The Taiwanese Association of America said on March 8 that it does not welcome Taipei Mayor Ko Wen-je’s planned visit to the United States later this month and will not meet with him during the trip, due to what the group characterized as Ko’s pro-China and anti-U.S. stance. In a statement, the association said its focus is on improving
Taiwan-U.S. relations and as such it strongly disagrees with Ko’s pro-China and anti-U.S. words and actions. In a free, open and democratic era, the association welcomes anyone who wants to carry forward Taiwan’s democracy, the statement said.
However, after much reflection, the association has decided not to welcome this former friend and must adhere to its values in a volatile political landscape.
According to the statement, Ko’s pro-China and anti-U.S. stance runs counter to the association’s core values and the friendship between Taiwan and the U.S. and could undermine bilateral relations.
Therefore, all chapters of the association decided not to extend any support to Ko nor receive him during his upcoming visit, the statement said.
The association also called on Taiwanese compatriots in the U.S. not to receive “opportunistic politicians.” Its grievances with Ko include expressing admiration for late Chinese leaders Mao Zedong (毛澤東) and Deng Xiaoping (鄧小平) and expressing disdain for Taiwan government’s promotion of transitional justice.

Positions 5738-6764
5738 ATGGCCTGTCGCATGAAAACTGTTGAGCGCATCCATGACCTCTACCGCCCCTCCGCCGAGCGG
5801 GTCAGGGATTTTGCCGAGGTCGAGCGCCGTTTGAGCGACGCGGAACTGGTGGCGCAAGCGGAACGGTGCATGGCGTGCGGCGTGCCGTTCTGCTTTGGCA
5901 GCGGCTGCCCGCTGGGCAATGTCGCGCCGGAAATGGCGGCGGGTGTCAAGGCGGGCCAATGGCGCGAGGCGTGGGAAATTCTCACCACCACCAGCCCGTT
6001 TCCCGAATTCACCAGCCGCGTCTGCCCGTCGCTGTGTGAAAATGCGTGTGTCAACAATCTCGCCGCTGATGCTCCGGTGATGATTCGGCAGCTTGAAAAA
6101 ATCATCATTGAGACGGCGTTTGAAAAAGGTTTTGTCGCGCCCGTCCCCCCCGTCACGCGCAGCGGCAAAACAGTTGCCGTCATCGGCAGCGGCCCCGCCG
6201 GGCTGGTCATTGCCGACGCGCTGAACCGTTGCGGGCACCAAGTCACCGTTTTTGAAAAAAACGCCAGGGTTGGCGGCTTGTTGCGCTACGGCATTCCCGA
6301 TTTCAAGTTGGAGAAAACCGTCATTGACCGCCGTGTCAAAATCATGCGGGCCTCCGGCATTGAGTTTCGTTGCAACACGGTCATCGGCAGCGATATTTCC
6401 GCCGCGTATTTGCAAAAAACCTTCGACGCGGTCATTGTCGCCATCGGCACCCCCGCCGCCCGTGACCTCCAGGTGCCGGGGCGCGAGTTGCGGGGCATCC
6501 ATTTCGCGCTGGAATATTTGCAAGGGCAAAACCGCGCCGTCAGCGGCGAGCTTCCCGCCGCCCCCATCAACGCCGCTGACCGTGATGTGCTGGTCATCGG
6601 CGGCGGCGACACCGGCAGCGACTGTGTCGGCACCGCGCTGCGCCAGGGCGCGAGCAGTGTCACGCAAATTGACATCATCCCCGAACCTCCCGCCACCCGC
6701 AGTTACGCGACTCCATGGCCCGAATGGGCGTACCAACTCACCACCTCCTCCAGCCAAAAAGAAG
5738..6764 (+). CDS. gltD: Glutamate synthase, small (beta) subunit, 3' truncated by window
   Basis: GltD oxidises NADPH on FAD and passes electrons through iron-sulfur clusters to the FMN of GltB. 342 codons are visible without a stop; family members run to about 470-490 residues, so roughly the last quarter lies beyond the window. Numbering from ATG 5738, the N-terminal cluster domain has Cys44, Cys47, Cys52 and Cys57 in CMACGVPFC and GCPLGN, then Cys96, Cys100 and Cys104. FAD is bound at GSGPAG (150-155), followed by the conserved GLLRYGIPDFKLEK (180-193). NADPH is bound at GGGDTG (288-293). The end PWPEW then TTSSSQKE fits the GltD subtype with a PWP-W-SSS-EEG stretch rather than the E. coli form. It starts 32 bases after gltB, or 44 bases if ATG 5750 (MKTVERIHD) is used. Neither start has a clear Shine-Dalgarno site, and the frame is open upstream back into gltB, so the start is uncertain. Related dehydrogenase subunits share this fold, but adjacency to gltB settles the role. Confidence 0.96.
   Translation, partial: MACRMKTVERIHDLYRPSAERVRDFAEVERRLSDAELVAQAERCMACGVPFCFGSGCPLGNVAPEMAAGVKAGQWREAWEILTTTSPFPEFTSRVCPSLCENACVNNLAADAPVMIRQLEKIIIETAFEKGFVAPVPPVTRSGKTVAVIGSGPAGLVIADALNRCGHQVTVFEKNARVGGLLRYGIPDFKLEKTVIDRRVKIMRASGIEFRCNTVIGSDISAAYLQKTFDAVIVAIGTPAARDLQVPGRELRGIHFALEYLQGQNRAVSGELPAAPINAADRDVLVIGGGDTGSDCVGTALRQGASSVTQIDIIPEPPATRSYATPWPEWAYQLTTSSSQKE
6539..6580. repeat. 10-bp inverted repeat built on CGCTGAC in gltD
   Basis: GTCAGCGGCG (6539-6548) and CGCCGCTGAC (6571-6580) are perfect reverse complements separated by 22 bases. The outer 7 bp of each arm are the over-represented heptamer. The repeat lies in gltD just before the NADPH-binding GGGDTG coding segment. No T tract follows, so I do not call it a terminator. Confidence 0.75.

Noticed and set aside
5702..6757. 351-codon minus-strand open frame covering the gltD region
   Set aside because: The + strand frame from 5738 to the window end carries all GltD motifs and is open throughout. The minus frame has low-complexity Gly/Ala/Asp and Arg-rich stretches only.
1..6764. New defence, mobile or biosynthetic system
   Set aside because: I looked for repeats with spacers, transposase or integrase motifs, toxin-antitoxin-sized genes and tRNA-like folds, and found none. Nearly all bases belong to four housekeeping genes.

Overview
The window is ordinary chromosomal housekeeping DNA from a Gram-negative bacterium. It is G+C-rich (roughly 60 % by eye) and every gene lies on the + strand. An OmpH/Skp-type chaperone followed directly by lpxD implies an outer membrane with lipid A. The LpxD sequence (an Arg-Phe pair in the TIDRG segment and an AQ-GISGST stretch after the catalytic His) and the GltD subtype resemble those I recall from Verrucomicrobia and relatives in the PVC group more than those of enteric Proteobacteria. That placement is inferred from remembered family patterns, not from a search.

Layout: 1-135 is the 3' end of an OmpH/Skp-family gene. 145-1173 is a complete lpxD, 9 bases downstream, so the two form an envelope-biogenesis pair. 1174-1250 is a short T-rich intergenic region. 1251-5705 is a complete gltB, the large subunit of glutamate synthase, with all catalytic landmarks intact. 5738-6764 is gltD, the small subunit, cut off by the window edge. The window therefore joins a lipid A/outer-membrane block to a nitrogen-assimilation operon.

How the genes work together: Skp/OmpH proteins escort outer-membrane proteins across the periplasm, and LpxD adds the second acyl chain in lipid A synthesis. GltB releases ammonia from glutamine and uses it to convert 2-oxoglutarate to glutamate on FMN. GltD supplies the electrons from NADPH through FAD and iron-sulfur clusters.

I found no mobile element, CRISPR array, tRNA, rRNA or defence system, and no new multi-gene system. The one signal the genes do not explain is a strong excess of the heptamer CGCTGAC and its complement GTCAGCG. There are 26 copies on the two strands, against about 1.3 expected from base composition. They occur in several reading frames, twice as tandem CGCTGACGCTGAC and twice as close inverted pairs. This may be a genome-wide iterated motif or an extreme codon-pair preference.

The statement also criticized Ko for saying “the two sides of the Taiwan Strait are one family” and “cross-strait relations are like first being friends and then getting married” as China ramps up pressure on Taiwan and squeezes its international space while refusing to renounce the use of force.
The group also took issue with Ko’s recent remarks that “Taiwan’s army couldn’t last more than two days against China” and slammed the Taipei mayor for calling Taiwan “just a product on a shelf” for U.S. President Donald Trump.
The statement indicated that the association once had a close relationship with Ko and members previously believed he offered a crucial opportunity for politics in Taiwan.
However, many members are bitterly disappointed and even indignant about his changes in position over the past four years, it added. Ko is scheduled to visit the U.S. from March 16-24, during which time he will travel to New York, Washington, Atlanta and Boston.
In Washington, Ko is expected to visit the U.S. Capitol Building and deliver a speech at the Heritage Foundation.
Meanwhile in Taipei, asked by the press about the statement, Ko said: “it is odd that (the association) issued the statement while deciding not to receive (me).”